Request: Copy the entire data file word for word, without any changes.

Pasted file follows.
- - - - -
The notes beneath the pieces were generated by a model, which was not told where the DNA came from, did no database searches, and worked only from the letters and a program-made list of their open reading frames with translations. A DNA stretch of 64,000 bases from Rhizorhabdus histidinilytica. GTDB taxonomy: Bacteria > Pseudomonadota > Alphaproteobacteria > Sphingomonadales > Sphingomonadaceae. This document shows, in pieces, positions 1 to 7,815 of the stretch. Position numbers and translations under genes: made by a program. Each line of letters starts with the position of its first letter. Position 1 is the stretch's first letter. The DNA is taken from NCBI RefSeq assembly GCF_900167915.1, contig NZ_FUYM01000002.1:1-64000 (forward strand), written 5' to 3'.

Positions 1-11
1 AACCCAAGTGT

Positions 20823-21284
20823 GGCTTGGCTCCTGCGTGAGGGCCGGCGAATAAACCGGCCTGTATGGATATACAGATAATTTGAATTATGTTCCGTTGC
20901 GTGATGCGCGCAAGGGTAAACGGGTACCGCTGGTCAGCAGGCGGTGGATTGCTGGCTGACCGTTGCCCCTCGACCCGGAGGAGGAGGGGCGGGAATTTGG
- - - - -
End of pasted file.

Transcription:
The notes beneath the pieces were generated by a model, which was not told where the DNA came from, did no database searches, and worked only from the letters and a program-made list of their open reading frames with translations. A DNA stretch of 64,000 bases from Rhizorhabdus histidinilytica. GTDB taxonomy: Bacteria > Pseudomonadota > Alphaproteobacteria > Sphingomonadales > Sphingomonadaceae. This document shows, in pieces, positions 1 to 7,815 of the stretch. Position numbers and translations under genes: made by a program. Each line of letters starts with the position of its first letter. Position 1 is the stretch's first letter. The DNA is taken from NCBI RefSeq assembly GCF_900167915.1, contig NZ_FUYM01000002.1:1-64000 (forward strand), written 5' to 3'.

Positions 1-11
1 AACCCAAGTGT

Positions 20823-21284
20823 GGCTTGGCTCCTGCGTGAGGGCCGGCGAATAAACCGGCCTGTATGGATATACAGATAATTTGAATTATGTTCCGTTGC
20901 GTGATGCGCGCAAGGGTAAACGGGTACCGCTGGTCAGCAGGCGGTGGATTGCTGGCTGACCGTTGCCCCTCGACCCGGAGGAGGAGGGGCGGGAATTTGG